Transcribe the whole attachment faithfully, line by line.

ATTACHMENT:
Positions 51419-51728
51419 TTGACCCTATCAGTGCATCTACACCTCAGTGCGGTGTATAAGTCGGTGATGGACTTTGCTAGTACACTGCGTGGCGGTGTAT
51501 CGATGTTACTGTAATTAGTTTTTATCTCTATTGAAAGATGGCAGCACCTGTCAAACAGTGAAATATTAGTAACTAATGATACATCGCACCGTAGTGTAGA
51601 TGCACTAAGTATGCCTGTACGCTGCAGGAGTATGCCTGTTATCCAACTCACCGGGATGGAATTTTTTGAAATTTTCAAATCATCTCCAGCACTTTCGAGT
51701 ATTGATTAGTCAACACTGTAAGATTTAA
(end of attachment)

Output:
Positions 51419-51728
51419 TTGACCCTATCAGTGCATCTACACCTCAGTGCGGTGTATAAGTCGGTGATGGACTTTGCTAGTACACTGCGTGGCGGTGTAT
51501 CGATGTTACTGTAATTAGTTTTTATCTCTATTGAAAGATGGCAGCACCTGTCAAACAGTGAAATATTAGTAACTAATGATACATCGCACCGTAGTGTAGA
51601 TGCACTAAGTATGCCTGTACGCTGCAGGAGTATGCCTGTTATCCAACTCACCGGGATGGAATTTTTTGAAATTTTCAAATCATCTCCAGCACTTTCGAGT
51701 ATTGATTAGTCAACACTGTAAGATTTAA